Marcus Bernhardt started his job at the beginning of November 2020 with a clear mandate: to develop Deutsche Hospitality into one of the leading hotel groups in Europe. This is also what the new owner, the Chinese Huazhu Group, demands.
During the video call for this interview, you can see a book by Huazhu founder Ji Qi on a chest of drawers behind his desk. The 53-year-old multi-billionaire, founder of the Chinese hotel group Huazhu and owner of Deutsche Hospitality, has published a book with his experiences as a founder and entrepreneur: "The Founder's Notes".
While its hotels in China have long been running at full speed again after the pandemic break, Europe is in the second shutdown. Strict travel restrictions apply. Deutsche Hospitality maintains emergency operations in around 120 houses and draws on its reserves.
Capital: You took up your position at Deutsche Hospitality in November at the beginning of the second corona wave, when all hotels had to shut down again. Wasn't that how you had imagined the start?
Marcus Berhardt: Anyone can sail when the weather is nice, but when the storm comes, it shows who is still holding the ropes. We have a good team and we rise to the challenge. In the past few weeks we have been able to bring new top experts into the company. We are still at the beginning of the transformation process for the entire organization. We are very active and feel a spirit of optimism despite the current situation.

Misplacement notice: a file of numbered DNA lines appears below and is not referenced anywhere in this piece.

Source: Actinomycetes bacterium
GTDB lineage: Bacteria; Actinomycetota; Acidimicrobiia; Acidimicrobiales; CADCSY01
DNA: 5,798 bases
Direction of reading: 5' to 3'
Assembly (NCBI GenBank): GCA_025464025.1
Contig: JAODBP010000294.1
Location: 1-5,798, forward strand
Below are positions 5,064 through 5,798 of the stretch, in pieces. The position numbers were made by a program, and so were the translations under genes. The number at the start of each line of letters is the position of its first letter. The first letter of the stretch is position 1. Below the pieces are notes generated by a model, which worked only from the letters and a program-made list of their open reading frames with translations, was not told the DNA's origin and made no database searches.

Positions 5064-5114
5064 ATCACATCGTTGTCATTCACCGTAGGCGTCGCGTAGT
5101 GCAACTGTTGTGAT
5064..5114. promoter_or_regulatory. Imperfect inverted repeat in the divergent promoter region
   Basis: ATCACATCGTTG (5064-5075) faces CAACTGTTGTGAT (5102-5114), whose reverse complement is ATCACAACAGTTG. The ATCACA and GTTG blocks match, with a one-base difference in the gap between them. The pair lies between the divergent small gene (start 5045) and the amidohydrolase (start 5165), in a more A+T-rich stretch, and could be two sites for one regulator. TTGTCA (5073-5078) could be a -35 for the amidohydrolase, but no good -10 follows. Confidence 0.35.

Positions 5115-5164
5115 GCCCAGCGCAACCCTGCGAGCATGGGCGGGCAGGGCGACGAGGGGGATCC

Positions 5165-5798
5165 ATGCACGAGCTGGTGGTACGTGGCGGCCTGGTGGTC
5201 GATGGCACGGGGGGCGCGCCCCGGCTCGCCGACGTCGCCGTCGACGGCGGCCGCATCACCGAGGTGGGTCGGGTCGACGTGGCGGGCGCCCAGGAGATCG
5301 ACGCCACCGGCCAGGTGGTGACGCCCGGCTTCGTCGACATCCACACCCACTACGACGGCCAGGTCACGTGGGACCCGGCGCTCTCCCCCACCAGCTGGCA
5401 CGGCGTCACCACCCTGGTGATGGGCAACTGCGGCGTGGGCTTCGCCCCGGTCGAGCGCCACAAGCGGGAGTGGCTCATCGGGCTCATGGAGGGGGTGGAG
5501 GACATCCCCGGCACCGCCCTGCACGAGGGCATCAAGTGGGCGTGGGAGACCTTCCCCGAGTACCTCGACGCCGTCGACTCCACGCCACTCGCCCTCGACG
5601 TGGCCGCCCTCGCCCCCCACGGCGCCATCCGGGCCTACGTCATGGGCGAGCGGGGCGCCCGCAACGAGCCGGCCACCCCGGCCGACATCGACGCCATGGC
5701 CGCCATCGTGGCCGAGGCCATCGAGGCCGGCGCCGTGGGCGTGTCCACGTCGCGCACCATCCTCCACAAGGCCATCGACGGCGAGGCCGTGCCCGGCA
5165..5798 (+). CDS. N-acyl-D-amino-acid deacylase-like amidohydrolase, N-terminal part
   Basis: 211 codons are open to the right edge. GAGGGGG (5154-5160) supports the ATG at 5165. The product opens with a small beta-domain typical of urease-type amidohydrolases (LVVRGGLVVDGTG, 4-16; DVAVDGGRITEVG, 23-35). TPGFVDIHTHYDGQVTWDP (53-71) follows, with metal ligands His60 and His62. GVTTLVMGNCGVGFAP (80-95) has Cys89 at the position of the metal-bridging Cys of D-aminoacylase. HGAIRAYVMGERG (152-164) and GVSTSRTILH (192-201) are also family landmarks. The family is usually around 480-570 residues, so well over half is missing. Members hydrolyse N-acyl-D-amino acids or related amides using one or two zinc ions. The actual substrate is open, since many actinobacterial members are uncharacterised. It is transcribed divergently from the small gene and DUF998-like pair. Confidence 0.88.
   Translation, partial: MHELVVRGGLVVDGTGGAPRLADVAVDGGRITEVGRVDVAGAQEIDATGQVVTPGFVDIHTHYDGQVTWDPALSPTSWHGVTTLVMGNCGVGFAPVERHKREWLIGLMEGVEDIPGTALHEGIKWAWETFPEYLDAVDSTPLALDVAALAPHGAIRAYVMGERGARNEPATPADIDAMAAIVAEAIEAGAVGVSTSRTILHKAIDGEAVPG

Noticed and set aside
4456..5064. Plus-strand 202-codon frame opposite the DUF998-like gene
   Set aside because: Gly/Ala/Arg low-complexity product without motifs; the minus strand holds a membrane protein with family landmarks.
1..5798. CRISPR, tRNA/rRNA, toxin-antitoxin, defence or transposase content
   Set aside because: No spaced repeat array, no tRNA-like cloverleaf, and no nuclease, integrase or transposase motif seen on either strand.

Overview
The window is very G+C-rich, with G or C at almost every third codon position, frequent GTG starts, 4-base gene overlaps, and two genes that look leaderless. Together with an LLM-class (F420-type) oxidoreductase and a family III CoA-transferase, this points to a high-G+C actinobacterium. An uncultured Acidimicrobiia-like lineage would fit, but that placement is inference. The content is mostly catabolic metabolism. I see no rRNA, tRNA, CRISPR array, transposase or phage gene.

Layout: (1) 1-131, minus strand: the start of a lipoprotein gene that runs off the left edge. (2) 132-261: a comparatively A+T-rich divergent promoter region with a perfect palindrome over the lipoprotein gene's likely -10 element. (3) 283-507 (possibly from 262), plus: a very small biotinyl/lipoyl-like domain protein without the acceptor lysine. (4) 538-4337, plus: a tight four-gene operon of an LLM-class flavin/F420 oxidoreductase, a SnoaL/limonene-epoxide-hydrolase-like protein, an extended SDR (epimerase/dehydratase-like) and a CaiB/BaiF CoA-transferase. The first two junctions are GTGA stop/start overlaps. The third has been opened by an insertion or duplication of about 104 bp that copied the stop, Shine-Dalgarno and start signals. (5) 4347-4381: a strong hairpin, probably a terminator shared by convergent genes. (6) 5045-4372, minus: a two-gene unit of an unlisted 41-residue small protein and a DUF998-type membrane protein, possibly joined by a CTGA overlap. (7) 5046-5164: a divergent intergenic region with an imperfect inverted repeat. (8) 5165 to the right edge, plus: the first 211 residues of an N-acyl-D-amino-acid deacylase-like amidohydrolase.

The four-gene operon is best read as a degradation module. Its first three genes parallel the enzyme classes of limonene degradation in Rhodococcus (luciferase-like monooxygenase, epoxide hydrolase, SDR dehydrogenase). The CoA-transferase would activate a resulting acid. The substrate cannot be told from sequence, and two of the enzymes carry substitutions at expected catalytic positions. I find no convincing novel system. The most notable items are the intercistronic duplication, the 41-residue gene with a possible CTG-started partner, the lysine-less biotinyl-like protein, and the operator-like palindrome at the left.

Many other hotels are struggling to survive due to the abrupt and prolonged booking freeze. Surely that will not leave your company untouched?
Around ten percent of our houses are closed due to the corona measures prescribed by law. Over 100 hotels are currently open, almost all of them are in so-called sleep mode with a minimum of employees who maintain operations for guests who book with us for necessary business trips. These include, for example, airline crews and medical staff. The federal government is also a very important and long-standing business partner.
Is that enough for a cost-covering operation for which, according to the industry average, a capacity utilization of at least 50 percent is necessary?
In 2020 we had an average occupancy rate of 30 percent. Every single house that can help us reduce our fixed costs helps our balance sheet. In the past few years the budget has been good, but at some point every piggy bank is empty. We are fortunate that at the end of 2019, shortly before the outbreak of the corona pandemic, the Huazhu Group joined us as a new investor. Huazhu boss Ji Qi believes in us, supports us, but also challenges us and is not ready to simply transfer money. We definitely need government support too. We are a company that has been based in Germany for ninety years and pays taxes here.